Simon Fraser University’s Community-Engaged Research Initiative (CERi)


Simon Fraser University’s Community-Engaged Research Initiative (CERi) at 312 Main Street, Vancouver is ready to launch.


Led by Co-Directors, Stuart Poyntz, SFU professor, School of Communication, and Am Johal, director, SFU’s VanCity Office of Community Engagement, CERi will open new offices at 312 Main in December 2019 and will offer a series of new programs, resources, events and space designed to support and enhance community-engaged research across SFU’s three campuses, throughout the Lower Mainland and across Canada.


CERi is a new kind of university initiative. Designed around a collaborative research space, CERi will promote principles of participation, cooperation, empowerment and knowledge translation to lift up and strengthen the capacity of SFU’s researchers and students. This in turn will allow our researchers and students to engage respectfully and ethically with community members in meaningful and productive research partnerships that are capable of making a positive difference in communities throughout British Columbia.


CERi emerged from SFU’s University Steering Committee on Community-Engaged Research and is designed to offer scholars, students and community members flexible research space, a community librarian/archive program, research funding support, learning resources, a Visiting Scholars program and media production resources, while engaging in a university-wide discussion of policies linked to the recognition of community-engaged research at SFU.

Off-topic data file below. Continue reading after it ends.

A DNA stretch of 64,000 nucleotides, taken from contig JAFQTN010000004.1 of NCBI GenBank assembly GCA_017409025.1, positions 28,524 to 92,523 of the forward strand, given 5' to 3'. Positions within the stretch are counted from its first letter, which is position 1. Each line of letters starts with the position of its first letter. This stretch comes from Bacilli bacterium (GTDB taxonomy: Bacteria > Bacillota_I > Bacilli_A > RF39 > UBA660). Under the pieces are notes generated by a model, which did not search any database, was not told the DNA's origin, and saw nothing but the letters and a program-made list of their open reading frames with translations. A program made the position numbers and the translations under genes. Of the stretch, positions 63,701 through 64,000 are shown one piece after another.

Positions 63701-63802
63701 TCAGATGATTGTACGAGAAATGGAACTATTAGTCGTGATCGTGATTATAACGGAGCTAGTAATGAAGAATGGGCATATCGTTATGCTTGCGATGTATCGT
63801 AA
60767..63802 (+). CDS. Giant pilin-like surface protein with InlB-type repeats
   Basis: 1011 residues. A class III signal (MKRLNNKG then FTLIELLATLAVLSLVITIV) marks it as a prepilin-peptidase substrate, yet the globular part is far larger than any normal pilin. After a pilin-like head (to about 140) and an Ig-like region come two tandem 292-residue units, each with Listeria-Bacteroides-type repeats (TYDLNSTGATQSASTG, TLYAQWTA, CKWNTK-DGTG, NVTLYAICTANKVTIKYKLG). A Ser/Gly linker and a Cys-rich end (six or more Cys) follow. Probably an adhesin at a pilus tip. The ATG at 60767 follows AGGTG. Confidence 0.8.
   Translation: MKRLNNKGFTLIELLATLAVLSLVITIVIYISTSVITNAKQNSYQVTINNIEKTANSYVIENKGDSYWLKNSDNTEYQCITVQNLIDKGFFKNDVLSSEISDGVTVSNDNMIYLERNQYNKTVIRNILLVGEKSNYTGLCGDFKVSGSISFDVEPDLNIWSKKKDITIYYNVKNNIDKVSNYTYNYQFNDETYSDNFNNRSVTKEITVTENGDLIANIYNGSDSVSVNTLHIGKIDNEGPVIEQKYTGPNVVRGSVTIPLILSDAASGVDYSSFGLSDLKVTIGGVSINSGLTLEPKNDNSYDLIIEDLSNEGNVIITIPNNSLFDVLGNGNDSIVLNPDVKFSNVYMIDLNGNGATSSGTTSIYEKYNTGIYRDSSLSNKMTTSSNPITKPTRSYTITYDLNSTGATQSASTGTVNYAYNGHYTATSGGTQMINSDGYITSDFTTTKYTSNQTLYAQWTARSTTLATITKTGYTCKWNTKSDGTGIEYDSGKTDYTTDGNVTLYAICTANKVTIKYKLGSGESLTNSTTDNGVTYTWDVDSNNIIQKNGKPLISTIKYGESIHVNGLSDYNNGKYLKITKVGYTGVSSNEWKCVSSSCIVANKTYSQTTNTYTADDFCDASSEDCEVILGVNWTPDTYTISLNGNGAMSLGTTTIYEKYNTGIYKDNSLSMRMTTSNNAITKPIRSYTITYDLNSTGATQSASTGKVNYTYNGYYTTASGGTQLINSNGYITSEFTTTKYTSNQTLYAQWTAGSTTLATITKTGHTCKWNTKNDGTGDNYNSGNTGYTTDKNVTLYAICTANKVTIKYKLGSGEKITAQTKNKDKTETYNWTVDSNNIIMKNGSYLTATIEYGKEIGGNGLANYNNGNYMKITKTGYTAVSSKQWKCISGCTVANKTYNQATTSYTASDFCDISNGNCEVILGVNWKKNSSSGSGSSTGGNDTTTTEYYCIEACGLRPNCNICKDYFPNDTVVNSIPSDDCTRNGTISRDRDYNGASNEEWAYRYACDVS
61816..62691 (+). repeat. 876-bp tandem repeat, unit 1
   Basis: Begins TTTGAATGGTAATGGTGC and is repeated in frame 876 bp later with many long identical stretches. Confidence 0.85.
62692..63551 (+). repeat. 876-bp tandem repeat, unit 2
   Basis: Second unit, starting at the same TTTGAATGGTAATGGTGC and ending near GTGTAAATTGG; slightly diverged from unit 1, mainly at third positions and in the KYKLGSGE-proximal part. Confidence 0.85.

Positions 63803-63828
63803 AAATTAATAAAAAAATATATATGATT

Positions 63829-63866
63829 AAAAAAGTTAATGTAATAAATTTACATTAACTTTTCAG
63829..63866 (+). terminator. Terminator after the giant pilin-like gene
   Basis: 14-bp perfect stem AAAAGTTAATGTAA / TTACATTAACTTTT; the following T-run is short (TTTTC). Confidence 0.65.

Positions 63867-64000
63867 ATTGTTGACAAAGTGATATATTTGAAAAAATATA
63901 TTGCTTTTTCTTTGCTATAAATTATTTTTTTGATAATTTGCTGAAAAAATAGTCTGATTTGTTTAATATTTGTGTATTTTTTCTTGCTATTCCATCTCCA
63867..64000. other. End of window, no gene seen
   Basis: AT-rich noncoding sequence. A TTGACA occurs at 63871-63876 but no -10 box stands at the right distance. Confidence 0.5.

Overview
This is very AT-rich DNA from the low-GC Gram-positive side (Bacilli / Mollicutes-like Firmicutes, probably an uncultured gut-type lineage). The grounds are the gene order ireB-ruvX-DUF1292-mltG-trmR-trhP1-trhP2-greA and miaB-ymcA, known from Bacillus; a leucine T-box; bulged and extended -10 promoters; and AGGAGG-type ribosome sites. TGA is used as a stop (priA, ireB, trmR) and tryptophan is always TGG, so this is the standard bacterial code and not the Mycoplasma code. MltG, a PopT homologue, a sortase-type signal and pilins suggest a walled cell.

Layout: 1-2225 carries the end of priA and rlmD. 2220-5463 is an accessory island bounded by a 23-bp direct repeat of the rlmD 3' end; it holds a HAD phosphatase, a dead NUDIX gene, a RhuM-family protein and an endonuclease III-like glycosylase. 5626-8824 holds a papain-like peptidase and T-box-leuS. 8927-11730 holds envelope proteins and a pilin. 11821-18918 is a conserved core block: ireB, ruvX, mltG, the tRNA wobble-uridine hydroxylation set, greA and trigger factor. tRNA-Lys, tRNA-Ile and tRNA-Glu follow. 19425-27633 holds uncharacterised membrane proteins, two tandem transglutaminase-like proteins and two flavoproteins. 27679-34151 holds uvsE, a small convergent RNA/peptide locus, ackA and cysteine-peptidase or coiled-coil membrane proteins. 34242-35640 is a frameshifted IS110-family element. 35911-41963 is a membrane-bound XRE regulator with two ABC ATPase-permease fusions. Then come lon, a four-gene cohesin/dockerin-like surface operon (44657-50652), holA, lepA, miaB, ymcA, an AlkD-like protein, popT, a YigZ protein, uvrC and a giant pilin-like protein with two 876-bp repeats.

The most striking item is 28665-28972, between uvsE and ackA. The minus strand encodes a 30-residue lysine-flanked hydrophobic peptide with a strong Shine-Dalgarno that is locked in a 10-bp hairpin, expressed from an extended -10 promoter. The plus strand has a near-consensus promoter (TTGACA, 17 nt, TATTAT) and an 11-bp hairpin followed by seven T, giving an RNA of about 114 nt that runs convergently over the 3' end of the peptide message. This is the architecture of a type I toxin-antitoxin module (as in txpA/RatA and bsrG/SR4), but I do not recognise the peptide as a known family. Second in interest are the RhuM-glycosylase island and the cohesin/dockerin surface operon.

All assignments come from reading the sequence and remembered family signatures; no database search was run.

Community-engaged research (CER) is defined by a set of practices, values and objectives that emphasize active participation of the individuals and communities directly affected by research activities and joint responsibility between investigators and communities for the design, execution and outcomes of research projects. CER is premised on principles of reciprocity, including the shared ownership of research produced as a result of partnerships between scholars, students and communities. Through the process of inclusion, research findings can have greater relevance to the communities they concern, while meaningful engagement in the research process can help to increase the likelihood that research findings will be used and will be useful for the communities they involve.


Beyond a range of new programs, CERi will raise awareness, celebrate and recognize outstanding CER at the SFU. Over the past six months, working in coordination with an Advisory Board, Poyntz and Johal have undertaken the development of an ambitious implementation plan that builds on a year-long process (2018/19) of consultation and reflection on CER at the university.


This plan is now ready to be launched and calls for participation, applications for student research funding and access to research space will circulate in April 2020.

As this initiative unfolds, our aim is to create a unique social infrastructure in the university, one that will entrench and expand SFU’s capacity to lead community-engaged research through the development of a one-of-a-kind institute that will be unique in Canada and a leader around the world.


For more information on CERi and our programs, please visit our information page at www.sfu.ca/vpresearch/community-engaged-research.html and look for our new website, launching in January 2020.


Stuart Poyntz and Am Johal

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Advancing community-based research excellence in Canada

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